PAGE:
Advice From My Inner Sage

Last Friday I attended a writing retreat sponsored by the Five College Women’s Studies Research Center. The first part of the retreat was a workshop led by Cathy Luna and Serin Houston. As part of the workshop, we did some free writing in response to a few different prompts. The prompt I used was “write a letter to yourself from your wisest inner sage.”

The prompt reminded me of a weekly exercise we did when I was either in 5th or 6th grade. Every week someone had to be the class monitor. At the end of the week, you had to produce minutes that detailed what had gone on during that time. When it was my turn to be monitor, I always tried to find interesting ways to present the minutes. One time I wrote them as if I was on the ceiling looking down. For the exercise last Friday, I wound up writing about publishing.

My wisest inner sage gave me advice about my book. She is positive it will get published. She assured me that there are a variety of ways this could happen. After I began writing, I realized I was about to do a hierarchy of publishing like my younger son Alan’s hierarchies of  M&M’s and French fries.

Here is my hierarchy:

The best outcome would be agent to publisher. This doesn’t seem that realistic, but it is something to strive for.

Next best would be securing a contract from a commercial publisher. This is really an outlier because I am unlikely to get a commercial press without an agent. However, if Cynren  would take it after I send them the second draft that would be a score. If I send it to Algora, the publishers of  Brewing Battles, that will also count as having achieved some degree of commercial success.

Third in line  would be Feminist Press. This is the press I always wanted to publish the book, but I recently found out that they are close to submissions at the current time, so it is a no go.

After Feminist Press would be  any academic press. I have queries and book proposals out to several of them, so we’ll see what happens with that.

The next to last in terms of desirability would be hybrid publication. I think my age gets in the way of my considering hybrid because it sounds like a vanity press to me. My Aunt Ruth’s friend Laura paid a press to publish her book about Shakespeare and politics. It is terrible looking with large font. It just doesn’t look like an actual book. I am afraid of getting scammed.

The last possibility in the hierarchy  would be self-publishing but that feels like a lot of work. I am going to talk to both Levelers Press which is local, and Off the Common which is their self-publishing division. It is my fervent wish that my wisest inner sage is correct, and my book is published.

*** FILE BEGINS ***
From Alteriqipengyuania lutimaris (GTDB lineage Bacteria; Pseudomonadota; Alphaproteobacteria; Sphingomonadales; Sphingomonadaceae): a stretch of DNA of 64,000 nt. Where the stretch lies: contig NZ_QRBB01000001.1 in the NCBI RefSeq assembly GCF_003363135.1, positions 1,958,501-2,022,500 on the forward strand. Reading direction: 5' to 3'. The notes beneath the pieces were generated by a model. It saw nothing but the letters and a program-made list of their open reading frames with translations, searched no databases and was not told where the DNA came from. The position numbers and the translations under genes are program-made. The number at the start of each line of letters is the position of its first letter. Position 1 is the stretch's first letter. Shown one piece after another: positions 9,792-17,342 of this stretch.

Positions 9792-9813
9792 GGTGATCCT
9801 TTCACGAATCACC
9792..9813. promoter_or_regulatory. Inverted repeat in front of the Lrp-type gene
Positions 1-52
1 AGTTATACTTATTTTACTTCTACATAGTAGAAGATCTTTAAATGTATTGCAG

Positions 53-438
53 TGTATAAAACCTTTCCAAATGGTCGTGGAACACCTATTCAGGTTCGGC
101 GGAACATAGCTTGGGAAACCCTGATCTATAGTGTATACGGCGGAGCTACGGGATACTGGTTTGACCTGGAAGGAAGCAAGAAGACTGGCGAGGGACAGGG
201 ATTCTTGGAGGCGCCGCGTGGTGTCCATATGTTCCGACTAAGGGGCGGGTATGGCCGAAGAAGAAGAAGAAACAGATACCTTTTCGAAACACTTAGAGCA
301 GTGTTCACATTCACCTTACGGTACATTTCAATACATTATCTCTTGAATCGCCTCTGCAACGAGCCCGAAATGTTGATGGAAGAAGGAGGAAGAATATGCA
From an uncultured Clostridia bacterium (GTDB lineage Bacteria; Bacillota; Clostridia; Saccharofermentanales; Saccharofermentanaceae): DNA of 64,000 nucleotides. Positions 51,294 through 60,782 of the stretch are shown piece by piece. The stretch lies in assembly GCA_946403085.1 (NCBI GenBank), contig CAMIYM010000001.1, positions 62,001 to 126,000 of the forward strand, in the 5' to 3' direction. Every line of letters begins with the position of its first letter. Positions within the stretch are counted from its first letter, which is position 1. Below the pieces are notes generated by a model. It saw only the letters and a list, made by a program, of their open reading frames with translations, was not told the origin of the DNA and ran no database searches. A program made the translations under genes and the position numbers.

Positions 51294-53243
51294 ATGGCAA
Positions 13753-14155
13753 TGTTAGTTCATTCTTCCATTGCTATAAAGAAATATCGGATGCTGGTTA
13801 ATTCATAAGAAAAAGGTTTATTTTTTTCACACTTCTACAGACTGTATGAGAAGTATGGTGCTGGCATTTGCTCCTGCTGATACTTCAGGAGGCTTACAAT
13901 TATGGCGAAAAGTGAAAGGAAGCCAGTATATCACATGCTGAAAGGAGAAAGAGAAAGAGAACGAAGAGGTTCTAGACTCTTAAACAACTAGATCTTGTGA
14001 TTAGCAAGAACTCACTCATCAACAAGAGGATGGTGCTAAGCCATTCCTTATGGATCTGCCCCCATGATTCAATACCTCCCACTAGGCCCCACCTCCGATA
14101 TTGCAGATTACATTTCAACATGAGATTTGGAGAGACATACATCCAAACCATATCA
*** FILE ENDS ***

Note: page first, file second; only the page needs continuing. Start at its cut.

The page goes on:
I have written several other posts about publishing. One is recent, from last year. The other two are from  over ten years ago when I had published Brewing Battle and first started working on Dames, Dishes and Degrees. You can read them here and here.

 

Year in Review

In 2022, I completed a second draft of my manuscript, Dames, Dishes, and Degrees. I used NaNoWriMo and a revision class from PVWW to achieve this. Having accomplished that, I am not sure what to do next. I am still thinking about it.

Our house renovation finished in the spring, and I am enjoying the new space tremendously. We now park our car in our new garage which is great when it is raining, snowing, or very cold.  We have a lot more room and the laundry being upstairs is a big improvement,

I had 78 blog posts this year. Posting every day in July helped push that number up. As far as Twitter goes, before I stopped tweeting, I was on track to well exceed my rate of one tweet a day. As you know, I stopped tweeting and looking at Facebook about a month ago. I don’t miss Facebook at all, but I do miss Twitter. I particularly miss following Jackie Wong, Rocker Skating.

I also missed being able to comment on political events, tv commercials, and other topical  occurrences. I have been seeing a commercial that encourages tourism to Texas. The advertisement shows groups and families of diverse looking people  enjoying visiting the state. The problem I have with this commercial is that the policies of the state would actually preclude people of color, immigrants, Muslims, and other minorities form visiting Texas. Greg Abbott, the governor is behind the recent transporting of migrants, some dressed only in T shirt to Washington, D.C., depositing them at Kamala Harris’ official residence. I won’t go to Texas until these policies and the people who implement them are changed.

I did a lot of texting to help get the successful results of the midterm elections. I am dreading Republican rule of the house of Representatives, but it is only two years. Hopefully, their do-nothing obstructionist policies and their continuing fealty to Donald Trump will mean that in 2024, we hold the Presidency, regain control for the House and expand our lead in the Senate. A girl can hope.

Next week I will reveal my plans, such as they are, for 2023. Happy New Year!

Sense and Sensibility

As some of you may know, in conjunction with the Jones Library, Amherst, I run the Jane Austen’s Regency World book club. We meet six to seven times a year starting each February. We have just finished the fourth year. Each year, we read one of Jane Austen’s novels, then we read books by other authors that relate to the Jane Austen work.

This year we read Sense and Sensibility. I decided to structure the other readings around the theme of sisters. The bond between Eleanor and Marianne in Sense and Sensibility is strong and complex. I wanted to look at other authors’ explorations of relationships between sisters. I have a sister and many participants in the club do as well.